Wednesday, January 31, 2018

Red Tailed Hawk

He lives here, somewhere in the neighboring forest.  This was about 30 feet away in the pear tree. That close, he looks a LOT bigger than he did...he's back to, looking over his shoulder but you can see the beak and the mottled wings.  The bird guide says they will take housecats, which I doubted until I saw the size of him. Not that heavy, barely a pound of bird there, but not much would stand a chance with those talons and that beak.

Saturday, January 27, 2018

The days are getting longer every day

sunrise and sunset are beginning to suprise me again

oh look, she says, it's 5 PM and the sun hasn't quite set yet

When it comes to longer days, there's a lot to be said for short term memory.  You're always surprised at something that happens every damn year.  Aint it grand.

Thursday, January 25, 2018

Paper vs. Plastic Thursday 13

New Thursday 13

1)Tried to connect with our local phone company about a simple question, and I was told online that if I wanted the answer I'd have to join the online happy family of phone users.  And if I did that our paper copy would no longer be coming in the mail, and all of our business would be done over the computer.   Not a chance.

It does seem a very large step to take,  just to ask a simple question about a bill item.

2) There was a time when your doctor's office would call to remind you personally about an upcoming visit.  Now we are barraged with automated swoopy voice reminders that end with "press one for yes and press two for no".  I think it's those strange robotic voices patched together that does it.  It's very creepy, like an out-of-sync  Greek Chorus. 

3) And after the visit (they only remind  you three times, isn't that nice) they auto dial you again to THANK you for coming and would you mind taking our quick online survey?  Yes, I would mind. click.

4)Annnd two days later they call again to remind you that your next appointment will be in six months...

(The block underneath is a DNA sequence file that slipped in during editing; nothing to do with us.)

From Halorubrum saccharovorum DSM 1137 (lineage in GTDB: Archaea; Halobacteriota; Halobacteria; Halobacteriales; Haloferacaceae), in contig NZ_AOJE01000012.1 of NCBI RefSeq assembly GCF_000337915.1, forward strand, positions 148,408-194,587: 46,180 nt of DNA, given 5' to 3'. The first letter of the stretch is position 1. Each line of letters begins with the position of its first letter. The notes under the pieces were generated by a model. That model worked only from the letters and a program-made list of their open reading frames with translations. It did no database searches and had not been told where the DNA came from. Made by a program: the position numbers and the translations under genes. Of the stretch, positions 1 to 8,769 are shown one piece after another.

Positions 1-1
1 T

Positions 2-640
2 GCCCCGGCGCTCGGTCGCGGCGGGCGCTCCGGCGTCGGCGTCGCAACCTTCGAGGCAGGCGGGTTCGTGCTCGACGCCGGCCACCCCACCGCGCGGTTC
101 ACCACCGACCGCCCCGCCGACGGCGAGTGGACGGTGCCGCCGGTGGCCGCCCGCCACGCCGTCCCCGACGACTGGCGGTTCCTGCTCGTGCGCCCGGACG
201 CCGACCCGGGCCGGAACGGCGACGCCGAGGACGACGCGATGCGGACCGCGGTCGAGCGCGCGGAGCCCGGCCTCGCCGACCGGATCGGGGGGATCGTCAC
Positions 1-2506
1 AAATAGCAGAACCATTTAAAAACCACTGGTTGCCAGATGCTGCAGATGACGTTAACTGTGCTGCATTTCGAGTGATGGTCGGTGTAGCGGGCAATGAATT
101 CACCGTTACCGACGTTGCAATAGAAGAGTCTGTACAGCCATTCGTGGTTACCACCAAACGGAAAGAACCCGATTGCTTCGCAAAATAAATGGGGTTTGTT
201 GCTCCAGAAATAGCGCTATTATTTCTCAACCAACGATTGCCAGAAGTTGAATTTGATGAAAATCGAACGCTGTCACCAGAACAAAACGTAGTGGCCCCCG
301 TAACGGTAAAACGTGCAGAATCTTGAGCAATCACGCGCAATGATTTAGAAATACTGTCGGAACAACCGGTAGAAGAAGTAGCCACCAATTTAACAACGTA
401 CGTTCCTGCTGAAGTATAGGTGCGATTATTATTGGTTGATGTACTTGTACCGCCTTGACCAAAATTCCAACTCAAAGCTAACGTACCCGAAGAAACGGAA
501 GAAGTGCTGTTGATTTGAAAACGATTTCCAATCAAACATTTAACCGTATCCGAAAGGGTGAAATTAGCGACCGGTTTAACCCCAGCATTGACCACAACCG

5) They now call around 5 PM to thank us for visiting their office, and remind us that they are there for us.

6)They call three days ahead of our appointments, to remind  us that they will be calling us in three days to remind  us...most of this, understand, is robotic, so that you don't dare  hang up because you might miss something REALLY important.  And sure enough, just as you're settling in to supper, the office calls you to remind you that your appointment is tomorrow, etc etc...and if you do hang up they will call you back so that you can press 2 to end this call.

7) Every doctor's office now has a "portal" that you sign into, with your terribly seekrit password,  so you can have  a secure way to view your records.  If only it worked.  They still send you your records through the mail, but I suppose this is a way of ensuring that no one, including you, will be able to access all those records.

8) We share a physician.  We each have a portal to his office. However, only one of us can use it, since we also share an email address, and that isn't allowed.  Sigh.  I suppose it would be even more impressive if it worked at all.

9) The pharmacy also has a Fake Cheery Voice that reminds you that your prescription is ready, but when you rush down to pick it up you get that fisheye look and they say, um, not for a week.

10) My husband  had to go into the hospital a while back for a possible problem that he didn't have, and the day after he got home they called to remind him to take his meds and that he had an appt. in a month to see the attending physician.  Which he did not have, nor did he have medication to take.

11) They called him again later to suggest he might like to MAKE an appointment and he said, probably not. It's a nearly two hour drive. I don't THINK so.

 12) The dentist's office sends an email to me after every visit, asking if I'd like to take the survey. Not really.  If you ignore it, they send it again, until you do answer it. They really really want to know.